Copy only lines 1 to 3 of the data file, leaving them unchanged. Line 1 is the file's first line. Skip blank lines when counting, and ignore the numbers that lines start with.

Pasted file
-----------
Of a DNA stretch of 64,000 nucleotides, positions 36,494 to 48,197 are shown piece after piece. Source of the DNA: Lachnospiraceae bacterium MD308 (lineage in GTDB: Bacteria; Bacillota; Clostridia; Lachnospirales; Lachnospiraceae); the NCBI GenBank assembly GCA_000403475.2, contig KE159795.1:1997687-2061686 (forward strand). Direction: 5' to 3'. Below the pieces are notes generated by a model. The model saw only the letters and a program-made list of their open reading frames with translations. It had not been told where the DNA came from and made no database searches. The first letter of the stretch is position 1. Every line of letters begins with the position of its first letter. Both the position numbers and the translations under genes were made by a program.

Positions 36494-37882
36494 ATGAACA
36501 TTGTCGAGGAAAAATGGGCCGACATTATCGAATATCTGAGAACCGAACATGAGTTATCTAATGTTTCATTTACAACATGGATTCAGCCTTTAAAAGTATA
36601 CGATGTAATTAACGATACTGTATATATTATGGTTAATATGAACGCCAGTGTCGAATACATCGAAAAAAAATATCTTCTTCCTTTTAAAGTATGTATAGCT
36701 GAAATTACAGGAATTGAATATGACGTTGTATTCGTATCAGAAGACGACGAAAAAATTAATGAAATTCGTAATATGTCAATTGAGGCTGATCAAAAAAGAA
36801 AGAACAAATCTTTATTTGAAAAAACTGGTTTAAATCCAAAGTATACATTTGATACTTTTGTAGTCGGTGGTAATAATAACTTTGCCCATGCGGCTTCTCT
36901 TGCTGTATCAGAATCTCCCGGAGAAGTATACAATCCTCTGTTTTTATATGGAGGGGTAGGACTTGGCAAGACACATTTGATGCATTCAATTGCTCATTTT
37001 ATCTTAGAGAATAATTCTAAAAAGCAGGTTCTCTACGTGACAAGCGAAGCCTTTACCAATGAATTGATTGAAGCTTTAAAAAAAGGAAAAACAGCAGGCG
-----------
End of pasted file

Of a DNA stretch of 64,000 nucleotides, positions 36,494 to 48,197 are shown piece after piece. Source of the DNA: Lachnospiraceae bacterium MD308 (lineage in GTDB: Bacteria; Bacillota; Clostridia; Lachnospirales; Lachnospiraceae); the NCBI GenBank assembly GCA_000403475.2, contig KE159795.1:1997687-2061686 (forward strand). Direction: 5' to 3'. Below the pieces are notes generated by a model. The model saw only the letters and a program-made list of their open reading frames with translations. It had not been told where the DNA came from and made no database searches. The first letter of the stretch is position 1. Every line of letters begins with the position of its first letter. Both the position numbers and the translations under genes were made by a program.

Positions 36494-37882
36494 ATGAACA